It is unclear why the low-profile Haier pulled out of the bid, as it did not disclose the reasons for its decision. "We're not commenting on that," said a US-based spokeswoman.
However, the Haier decision probably had more to do with the escalating price for Maytag, rather than US political pressure, says one Hong Kong-based observer of the company.
What is obvious is that Haier, based in the eastern-Chinese city of Qingdao, is keen to expand beyond China. Haier, whose total sales were 101.6bn yuan in 2004, has a goal to become a "global recognisable brand".
First established in 1984 it is the biggest seller of washing machines, refrigerators, air conditioners and electric water heaters in China. "It's an aggressive player in white goods," says the Hong Kong-based observer.
While the deal for Maytag would have helped Haier acquire the famous Hoover brand, this is less of an issue for Haier than other Chinese firms, which lack the same kind of brand recognition. "In the US, people know the Haier brand. Few Chinese companies have had the same luck," the observer says.
In the US, Haier is the biggest seller of compact refrigerators and wine coolers. In addition, as it has had success in America, Haier also appears to be moving away from Chinese-state ownership. Its state-owned parent company has started to shift assets into its loss-making Hong Kong subsidiary Haier Electronics, which is listed on the local exchange.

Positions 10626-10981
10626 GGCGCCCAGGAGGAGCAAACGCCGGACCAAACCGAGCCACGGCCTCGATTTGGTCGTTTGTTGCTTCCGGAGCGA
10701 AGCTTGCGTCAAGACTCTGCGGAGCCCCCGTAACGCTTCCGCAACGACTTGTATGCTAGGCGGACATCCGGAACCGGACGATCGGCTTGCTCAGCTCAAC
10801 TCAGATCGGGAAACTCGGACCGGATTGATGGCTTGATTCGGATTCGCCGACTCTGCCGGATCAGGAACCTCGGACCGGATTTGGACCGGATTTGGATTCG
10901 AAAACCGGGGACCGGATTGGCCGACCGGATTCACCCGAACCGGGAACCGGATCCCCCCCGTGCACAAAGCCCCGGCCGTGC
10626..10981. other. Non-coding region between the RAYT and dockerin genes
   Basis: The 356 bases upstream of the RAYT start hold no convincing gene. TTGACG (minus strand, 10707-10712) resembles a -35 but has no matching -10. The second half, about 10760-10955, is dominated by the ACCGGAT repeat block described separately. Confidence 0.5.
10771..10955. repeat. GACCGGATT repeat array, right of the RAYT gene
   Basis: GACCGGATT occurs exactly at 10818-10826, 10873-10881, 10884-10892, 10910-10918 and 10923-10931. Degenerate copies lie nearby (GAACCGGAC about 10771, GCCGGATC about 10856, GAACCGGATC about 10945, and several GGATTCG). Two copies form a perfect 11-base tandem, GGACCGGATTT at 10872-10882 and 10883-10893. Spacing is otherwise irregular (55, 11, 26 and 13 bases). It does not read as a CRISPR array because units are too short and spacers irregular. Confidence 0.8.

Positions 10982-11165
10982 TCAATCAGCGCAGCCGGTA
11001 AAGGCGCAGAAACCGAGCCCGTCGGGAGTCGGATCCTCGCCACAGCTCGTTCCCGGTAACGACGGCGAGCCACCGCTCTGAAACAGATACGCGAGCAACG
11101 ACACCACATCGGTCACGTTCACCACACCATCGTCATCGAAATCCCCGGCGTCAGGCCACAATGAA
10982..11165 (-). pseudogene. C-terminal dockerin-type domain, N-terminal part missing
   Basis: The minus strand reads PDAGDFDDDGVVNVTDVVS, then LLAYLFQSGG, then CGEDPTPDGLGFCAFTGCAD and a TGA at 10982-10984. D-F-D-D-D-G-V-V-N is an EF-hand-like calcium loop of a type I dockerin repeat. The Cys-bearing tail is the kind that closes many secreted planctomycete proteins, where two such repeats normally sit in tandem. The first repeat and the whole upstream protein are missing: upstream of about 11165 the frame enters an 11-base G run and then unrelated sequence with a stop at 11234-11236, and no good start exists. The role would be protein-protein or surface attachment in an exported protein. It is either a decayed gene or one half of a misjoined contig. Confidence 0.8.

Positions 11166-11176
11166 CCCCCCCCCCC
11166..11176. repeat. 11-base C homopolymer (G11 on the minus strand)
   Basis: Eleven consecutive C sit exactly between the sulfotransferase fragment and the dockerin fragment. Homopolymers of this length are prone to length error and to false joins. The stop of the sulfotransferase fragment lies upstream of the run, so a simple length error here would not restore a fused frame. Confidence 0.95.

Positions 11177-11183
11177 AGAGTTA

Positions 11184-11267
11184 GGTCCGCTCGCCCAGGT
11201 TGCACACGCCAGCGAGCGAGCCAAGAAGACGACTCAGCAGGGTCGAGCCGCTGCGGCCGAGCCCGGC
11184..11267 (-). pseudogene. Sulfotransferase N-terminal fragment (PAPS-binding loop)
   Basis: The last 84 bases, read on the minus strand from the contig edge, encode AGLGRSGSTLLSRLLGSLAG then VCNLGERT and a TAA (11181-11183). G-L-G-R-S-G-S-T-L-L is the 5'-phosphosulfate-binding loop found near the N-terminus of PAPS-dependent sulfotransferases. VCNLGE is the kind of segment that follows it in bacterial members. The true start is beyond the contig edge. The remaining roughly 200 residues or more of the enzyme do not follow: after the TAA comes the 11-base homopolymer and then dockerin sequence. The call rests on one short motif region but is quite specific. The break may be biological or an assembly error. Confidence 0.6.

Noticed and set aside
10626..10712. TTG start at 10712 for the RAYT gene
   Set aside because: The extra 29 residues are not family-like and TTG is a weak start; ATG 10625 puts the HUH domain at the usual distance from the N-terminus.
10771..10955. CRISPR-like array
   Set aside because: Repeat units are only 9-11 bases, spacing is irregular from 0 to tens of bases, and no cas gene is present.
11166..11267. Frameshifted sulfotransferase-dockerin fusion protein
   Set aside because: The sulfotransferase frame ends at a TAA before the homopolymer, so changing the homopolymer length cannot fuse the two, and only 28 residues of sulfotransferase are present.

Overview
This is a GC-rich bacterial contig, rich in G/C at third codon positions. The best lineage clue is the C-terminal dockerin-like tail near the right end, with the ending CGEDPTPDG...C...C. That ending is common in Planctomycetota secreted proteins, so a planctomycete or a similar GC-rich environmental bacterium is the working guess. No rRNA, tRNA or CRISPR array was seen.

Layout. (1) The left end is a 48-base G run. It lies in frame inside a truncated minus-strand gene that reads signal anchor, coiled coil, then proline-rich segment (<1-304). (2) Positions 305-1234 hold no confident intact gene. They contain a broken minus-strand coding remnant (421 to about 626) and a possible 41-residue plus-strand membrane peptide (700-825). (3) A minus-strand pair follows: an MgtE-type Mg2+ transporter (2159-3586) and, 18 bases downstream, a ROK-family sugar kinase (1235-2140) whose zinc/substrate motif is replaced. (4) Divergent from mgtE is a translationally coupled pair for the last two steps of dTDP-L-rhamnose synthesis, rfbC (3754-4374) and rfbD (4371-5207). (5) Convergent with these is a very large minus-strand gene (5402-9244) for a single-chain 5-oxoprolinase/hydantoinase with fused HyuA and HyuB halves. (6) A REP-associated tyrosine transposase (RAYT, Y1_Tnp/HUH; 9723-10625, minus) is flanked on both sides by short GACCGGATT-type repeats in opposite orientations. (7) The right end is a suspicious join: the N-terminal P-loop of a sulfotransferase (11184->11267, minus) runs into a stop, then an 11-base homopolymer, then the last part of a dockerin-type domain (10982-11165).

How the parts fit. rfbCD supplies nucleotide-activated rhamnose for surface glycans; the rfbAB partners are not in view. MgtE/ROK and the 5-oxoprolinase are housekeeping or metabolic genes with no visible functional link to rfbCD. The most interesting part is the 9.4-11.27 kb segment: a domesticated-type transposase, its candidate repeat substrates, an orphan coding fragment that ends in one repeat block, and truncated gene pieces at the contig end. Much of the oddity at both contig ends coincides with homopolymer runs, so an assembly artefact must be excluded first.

The state-owned China International Trust and Investment Corporation (CITIC), which was set up in 1979, paved the way for Chinese companies' expansion overseas.
Its founder Rong Yiren, who was known as the "Red Capitalist", set up CITIC with the support of the then Chinese leader Deng Xiaoping, and its creation was a critical part of China's decision to reform its economy and open up to the outside world.
However, while most of its assets are in the Asia Pacific and China, it also has extensive assets in the developed world. Last month, CITIC's petroleum arm set up a joint venture with the Vancouver-based Energem Resources, while CITIC also has extensive interests in Australia.
In recent months, it has also confirmed that it is bidding for projects in Indonesia, in electricity, toll road and rail ventures, and has previously invested in Cuba.
At the end of 2004, the total assets of CITIC were worth 701.4bn yuan and profit was 1.78bn yuan after tax.
While other Chinese companies are looking at expanding rapidly, CITIC has a different style. "It's pretty passive," says the Hong Kong-based observer. "It's an investment company."
But while it has strong links to the Chinese government, its focus has changed over the years. "It also expects a return on capital," he says. In recent years, its performance has suffered due to poorer returns from investments in the financial sector, which account for 81 per cent of its overall assets. One of its high-profile operations is CITIC Prudential Life, a joint venture with Prudential, the UK insurer, which is authorised to do business in 10 Chinese cities.
Like most Chinese companies, it is looking to reduce state ownership in parts of its business, with the CITIC Industrial Bank considering a stock market flotation.Reuse content